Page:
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Now that you (hopefully) put together all of the pieces of your new MVNO, how do you make all of the parts work and talk to each other?
There are six (6) Key Components to making your MVNO work from an operational standpoint. I’m leaving out sales and marketing for now (but will re-visit at the end of this article) as sales and marketing are the two main reasons that one enters the MVNO space. Differentiation and Distribution, remember?
So, let’s visit the Six Pillars of Operations.
1). An MVNE Platform
The Mobile Virtual Network ENABLER provides network infrastructure and related services such as OSS/BSS to enable MVNOs to offer the carriers’ service to their own customers. The MVNE does not have a relationship with the end users, it sits in the background providing connectivity between all of the parts necessary to add a customer, provide care to the customer, make changes to their service, etc.
2). SIM Providers
If you’re looking to get a quick start in launching your MVNO, you’ll need to realize that there are specific lead times for what type of SIM card you will need. Typically, if you are going direct with the carrier, you will need to be assigned a individual SKU for your MVNO which could take 4-6 weeks for manufacturing and testing. If your MVNO desires to have specific artwork and packaging (vs. a plain white card), the total waiting time could be as long as 12-14 weeks. If you opt to go through an aggregator, the lead time is much shorter but adding artwork and packaging will still add time. Some MVNOs launch with a plain white card and then move into a customized version. Expect customized SIM orders to have minimum purchase quantities of 10,000- 25,000.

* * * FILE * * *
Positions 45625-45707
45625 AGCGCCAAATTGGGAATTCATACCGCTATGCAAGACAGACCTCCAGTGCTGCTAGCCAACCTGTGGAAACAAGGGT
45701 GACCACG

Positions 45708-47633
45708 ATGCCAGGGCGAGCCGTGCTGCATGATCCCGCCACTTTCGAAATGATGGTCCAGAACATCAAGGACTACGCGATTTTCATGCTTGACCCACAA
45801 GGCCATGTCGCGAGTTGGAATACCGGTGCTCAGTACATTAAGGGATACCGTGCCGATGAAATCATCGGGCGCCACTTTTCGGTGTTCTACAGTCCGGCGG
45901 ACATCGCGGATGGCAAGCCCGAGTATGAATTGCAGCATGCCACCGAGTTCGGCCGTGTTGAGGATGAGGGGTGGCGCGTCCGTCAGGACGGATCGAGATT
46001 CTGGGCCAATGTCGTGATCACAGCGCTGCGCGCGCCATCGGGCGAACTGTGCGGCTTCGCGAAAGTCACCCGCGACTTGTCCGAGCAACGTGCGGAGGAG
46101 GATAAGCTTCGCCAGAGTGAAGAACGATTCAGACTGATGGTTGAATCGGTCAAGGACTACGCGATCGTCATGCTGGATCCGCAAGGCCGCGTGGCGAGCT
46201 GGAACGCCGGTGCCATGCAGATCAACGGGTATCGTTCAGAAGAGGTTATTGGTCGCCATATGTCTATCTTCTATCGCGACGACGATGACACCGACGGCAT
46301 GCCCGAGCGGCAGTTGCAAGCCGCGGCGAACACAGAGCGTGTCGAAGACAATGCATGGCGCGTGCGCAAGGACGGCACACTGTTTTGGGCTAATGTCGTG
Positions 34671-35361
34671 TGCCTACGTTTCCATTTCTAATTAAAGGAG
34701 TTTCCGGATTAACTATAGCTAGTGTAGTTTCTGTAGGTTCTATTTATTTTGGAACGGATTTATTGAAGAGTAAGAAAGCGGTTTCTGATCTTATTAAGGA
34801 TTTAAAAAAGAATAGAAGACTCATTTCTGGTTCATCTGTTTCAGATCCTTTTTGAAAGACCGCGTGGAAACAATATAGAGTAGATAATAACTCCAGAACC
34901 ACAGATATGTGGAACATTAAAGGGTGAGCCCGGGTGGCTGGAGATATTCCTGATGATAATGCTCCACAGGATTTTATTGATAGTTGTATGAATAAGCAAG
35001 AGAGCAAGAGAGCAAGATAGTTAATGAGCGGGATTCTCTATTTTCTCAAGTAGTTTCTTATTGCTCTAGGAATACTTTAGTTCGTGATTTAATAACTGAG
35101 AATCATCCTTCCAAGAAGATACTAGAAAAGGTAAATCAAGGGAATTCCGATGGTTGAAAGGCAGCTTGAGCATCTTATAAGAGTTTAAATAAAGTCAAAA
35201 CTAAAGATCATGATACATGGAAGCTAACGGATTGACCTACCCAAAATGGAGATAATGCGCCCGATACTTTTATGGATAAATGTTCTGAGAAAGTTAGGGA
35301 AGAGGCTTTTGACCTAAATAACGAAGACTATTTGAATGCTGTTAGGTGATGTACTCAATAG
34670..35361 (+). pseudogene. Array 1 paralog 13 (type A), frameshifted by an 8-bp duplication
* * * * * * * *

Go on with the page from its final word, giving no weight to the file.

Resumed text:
3). Billing Platforms
Billing Platforms are usually part of the MVNE but some MVNO operators choose to handle their own (like customer service below) or outsource to someone other than their MVNE. This is a decision that rest solely with the MVNO but it is critical to make sure that any billing system is compatible with the MVNE and can properly charge the right amounts, so you are not losing revenue, or even NOT billing your customers like a long gone MVNO did years ago!
4.) Handset Logistics
I advise every client and wanna-be MVNO looking to enter the MVNO space to stay away from the handset business, unless you have the scale to put on hundreds of thousands of subscribers, can buy directly from Apple and Samsung, and have a stomach for everything associated with providing handsets (i.e. pricing, distribution, returns, etc.). My recommendation is to enlist the help of a third-party handset provider that will deal directly with your customers and even provide financing. It’s a very simple set up where customers on your website can simply shop for a handset (and accessories) and when clicking a button, are sent to the handset provider’s website. The handset provider will fulfill the order and all of the business transactions are between them and the customers.
Now, larger MVNOs who have dealers obviously want their stores to carry inventory and usually assist in supplying them. But for start-ups, limited capital should be spent on other areas to drive your business and not in inventory that may sit on the shelves for weeks.
5). Customer Service
I have worked with many firms that have started MVNOs that already have large bases of customers in broadband, fixed wireless or other subscription based products and have existing customer care facilities. Most start-ups, though, have zero experience in one of the most important parts of your operation; retention and solving subscriber’s issues. Outsourcing is a great option when starting out and many of the outsourced customer care companies also offer outbound selling along with inbound care calls. Many MVNOs go this route and finding an experienced call center that has wireless experience is not a difficult task.
Okay, Onto The Most Important Part:
6). Regulatory Attorney